To improve retention among new users, it is important to understand the sign-up (or acquisition) funnel. For example, how many people viewed an advertisement for the product, and on which channels? How many then clicked on that ad? How many then created an account, and how many were retained 7 days later? 24 days later? 84 days later?

Studying the drop-offs in users at each stage will help you understand the efficacy of your acquisition channels (paid and unpaid) and identify any problems in sign-up and onboarding flow. For example, a significant drop-off between sign-up and account confirmation suggests an issue with confirmation email delivery. As another example, when the team at Poncho, a weather chatbot, studied and revised the number of questions in their sign-up flow, their seven-day retention increased from 60 percent to 80 percent. To further isolate points of significant drop-off, filter your data by channel, device, etc. Removing these sources of friction helps new users arrive at the “magical moment” as quickly as possible, which will dramatically improve retention in this group.

A well-designed onboarding guide that clearly communicates your product’s value proposition and guides new users toward the tipping point of engagement will also strongly influence retention — not only for new users, but for all users.


Benchmark your product To establish the “correct” level of long-term retention for your application, set benchmarks based on similar products in your genre. For example, a game developer might compare their product to other games of the same type.

Table 1 shows the difference in 30-day retention rates between several successful casual puzzle games (7–10 percent) versus well-known strategy games (more than 30 percent). A casual game that has 20+ percent D30 retention and a 35 percent D30/D1 ratio would be well ahead of top casual games such as Angry Birds. But a social or strategy game with the same metrics would be significantly behind the leaders in its genre.

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Engagement drives retention Because engaged users are less likely to churn, engagement metrics such as the ratio of daily active users (DAU) to monthly active users (MAU) correlate with and drive retention. Similarly, slipping engagement metrics are leading indicators of problems with downstream retention. If engagement declines, act quickly to remedy the situation before retention is affected.

Reduce churn early Monitoring and acting on changes in early retention (D1, D7, D28, etc.) are crucial to achieving strong long-term retention. For most products, users churn early; stanching this outflow will lead to better retention over longer time frames.

Newer cohorts retention depends strongly on the product type, phase of the product and its market penetration For most products, the earliest adopters of the product are generally the most excited about the product and retain the best. Until the product achieves product market fit, the later cohorts generally retain worse than the earliest adopters for whom the product fits a more immediate need. As the product starts to do better achieving strong product market fit and enters the growth and hyper-growth phases, the retention of users improves again as more people begin to see the value of the product. As such, the cohort retention of products may vary a lot depending on the phase of growth.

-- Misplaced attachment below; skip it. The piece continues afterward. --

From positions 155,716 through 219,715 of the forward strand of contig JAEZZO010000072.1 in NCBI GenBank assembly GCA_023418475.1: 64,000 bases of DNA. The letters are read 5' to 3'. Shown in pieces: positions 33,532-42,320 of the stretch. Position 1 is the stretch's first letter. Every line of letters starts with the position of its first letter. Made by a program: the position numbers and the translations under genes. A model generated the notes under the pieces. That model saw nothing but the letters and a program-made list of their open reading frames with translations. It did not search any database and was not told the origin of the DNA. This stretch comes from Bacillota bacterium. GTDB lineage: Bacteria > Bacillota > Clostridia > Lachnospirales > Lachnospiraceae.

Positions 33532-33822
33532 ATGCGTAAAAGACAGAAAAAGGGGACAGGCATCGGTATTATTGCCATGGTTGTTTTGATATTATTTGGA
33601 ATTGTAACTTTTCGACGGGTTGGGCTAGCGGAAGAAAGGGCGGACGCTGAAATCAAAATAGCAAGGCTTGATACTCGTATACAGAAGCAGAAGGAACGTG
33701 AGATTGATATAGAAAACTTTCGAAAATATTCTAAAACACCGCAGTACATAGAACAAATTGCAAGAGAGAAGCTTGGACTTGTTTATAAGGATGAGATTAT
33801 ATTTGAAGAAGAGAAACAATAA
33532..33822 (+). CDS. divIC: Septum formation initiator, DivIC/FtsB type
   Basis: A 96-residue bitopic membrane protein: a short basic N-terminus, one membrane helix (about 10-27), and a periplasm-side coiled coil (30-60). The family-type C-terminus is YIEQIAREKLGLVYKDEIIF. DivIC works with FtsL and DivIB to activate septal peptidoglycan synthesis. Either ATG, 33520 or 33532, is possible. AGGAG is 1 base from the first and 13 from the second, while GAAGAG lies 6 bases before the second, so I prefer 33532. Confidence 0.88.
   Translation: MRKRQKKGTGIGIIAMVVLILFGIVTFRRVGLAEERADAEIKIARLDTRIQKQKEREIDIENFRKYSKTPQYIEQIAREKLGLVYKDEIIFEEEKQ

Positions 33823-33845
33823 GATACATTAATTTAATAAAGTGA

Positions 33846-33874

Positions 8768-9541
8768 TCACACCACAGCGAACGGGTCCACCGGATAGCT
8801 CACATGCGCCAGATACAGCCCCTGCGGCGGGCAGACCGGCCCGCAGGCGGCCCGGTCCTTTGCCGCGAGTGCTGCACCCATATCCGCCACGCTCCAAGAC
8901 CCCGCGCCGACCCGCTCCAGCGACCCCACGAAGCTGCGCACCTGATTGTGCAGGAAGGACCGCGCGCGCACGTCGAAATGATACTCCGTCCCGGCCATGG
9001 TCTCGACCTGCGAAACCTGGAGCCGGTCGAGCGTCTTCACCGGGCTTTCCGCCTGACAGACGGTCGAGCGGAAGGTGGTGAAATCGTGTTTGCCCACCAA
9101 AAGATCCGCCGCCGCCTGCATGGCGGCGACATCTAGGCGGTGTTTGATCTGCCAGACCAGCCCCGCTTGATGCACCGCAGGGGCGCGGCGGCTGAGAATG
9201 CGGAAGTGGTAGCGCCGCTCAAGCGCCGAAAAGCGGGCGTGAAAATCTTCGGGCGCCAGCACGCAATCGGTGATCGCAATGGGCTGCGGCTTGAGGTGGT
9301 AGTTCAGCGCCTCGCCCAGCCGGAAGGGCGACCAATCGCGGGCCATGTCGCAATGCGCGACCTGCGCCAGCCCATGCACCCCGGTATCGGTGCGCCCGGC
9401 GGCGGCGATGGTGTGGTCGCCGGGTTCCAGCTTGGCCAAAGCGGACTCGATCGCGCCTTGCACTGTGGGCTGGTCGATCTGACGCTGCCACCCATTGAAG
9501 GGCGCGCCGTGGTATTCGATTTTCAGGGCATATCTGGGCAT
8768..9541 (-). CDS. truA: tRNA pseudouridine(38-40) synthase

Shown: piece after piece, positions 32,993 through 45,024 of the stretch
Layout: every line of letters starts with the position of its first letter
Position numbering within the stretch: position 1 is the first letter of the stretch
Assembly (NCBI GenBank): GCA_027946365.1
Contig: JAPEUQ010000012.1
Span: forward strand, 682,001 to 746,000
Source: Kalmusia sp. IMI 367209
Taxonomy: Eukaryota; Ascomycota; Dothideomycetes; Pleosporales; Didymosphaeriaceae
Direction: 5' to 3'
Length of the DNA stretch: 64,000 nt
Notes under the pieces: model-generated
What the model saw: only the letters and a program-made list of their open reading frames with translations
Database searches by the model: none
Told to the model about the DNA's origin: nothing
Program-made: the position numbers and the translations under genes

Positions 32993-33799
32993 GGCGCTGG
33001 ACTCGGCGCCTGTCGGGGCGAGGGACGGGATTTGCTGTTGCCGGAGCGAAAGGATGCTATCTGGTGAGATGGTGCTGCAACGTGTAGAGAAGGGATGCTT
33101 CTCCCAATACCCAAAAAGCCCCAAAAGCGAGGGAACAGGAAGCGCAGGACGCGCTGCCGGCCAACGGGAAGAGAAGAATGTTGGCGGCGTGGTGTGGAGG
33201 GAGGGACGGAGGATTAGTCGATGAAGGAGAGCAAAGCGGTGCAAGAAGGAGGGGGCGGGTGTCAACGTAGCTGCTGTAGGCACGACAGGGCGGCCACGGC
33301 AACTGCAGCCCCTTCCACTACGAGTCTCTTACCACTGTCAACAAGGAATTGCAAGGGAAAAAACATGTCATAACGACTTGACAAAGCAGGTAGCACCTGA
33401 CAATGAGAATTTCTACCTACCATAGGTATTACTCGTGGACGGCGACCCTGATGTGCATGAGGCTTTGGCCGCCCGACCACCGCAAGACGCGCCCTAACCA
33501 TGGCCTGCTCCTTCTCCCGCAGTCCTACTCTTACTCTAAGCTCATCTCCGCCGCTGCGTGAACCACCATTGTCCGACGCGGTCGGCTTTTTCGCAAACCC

Moreover, products with network effects will likely see retention correlate across cohorts. Early on, when there are few users, users in cohorts may churn as there are few relevant connections (social products) or content available (professionally and user generated content products). In the growth and hyper growth phase for network-driven products, more users are drawn to the product and generate more content increasing retention and in turn resurrection from older cohorts. For non-social products, the retention of newer cohorts may not be correlated with how well older cohorts are doing.

For both network-driven and non-network-driven products, cohort retention will fall once penetration is very high — the marginal user at this point will be at the periphery of the core user.

Retention can be applied at a feature level The retention characteristics of your product may not mimic those of individual features. For example, a product might have excellent retention overall, while retention of its messaging and image-upload features is significantly lower. Wide variations are not uncommon between individual features. To ensure your product reaches its full potential, you should recognize this reality and analyze the retention of individual features as well as of the product itself.


Retention can be used to understand how well your product is growing overall, to evaluate its use among subsets of users and to determine how specific features are performing. Ultimately, retention is driven by increased engagement and removing friction. Exposing users to your product’s magical moment as early and as frequently as possible will reinforce your product’s value proposition and drive them to return to the product, as well as to engage more deeply and more frequently. This will first increase short-term retention and later manifest in better long-term retention, putting your product on the road to sustainable growth.


  • Retention is a measure of the people who tried your product and liked it enough to return; as such, it underpins all significant metrics.
  • Think of retention as a funnel. Breaking down the long-term retention of a cohort into multiple ratios can help you identify the early indicators of long-term retention as well as the biggest levers for long-term retention.
  • Techniques for improving retention vary by user population. Retained users should be increasingly engaged, while new users should experience minimal onboarding friction. Exploratory data analysis will help identify precise levers for each population.

This work is a product of Sequoia Capital’s Data Science team. Jamie Cuffe, Avanika Narayan, Chandra Narayanan, Hem Wadhar and Jenny Wang contributed to this post. Please email with questions, comments and other feedback.

Previous Article: Data-informed product building playbook.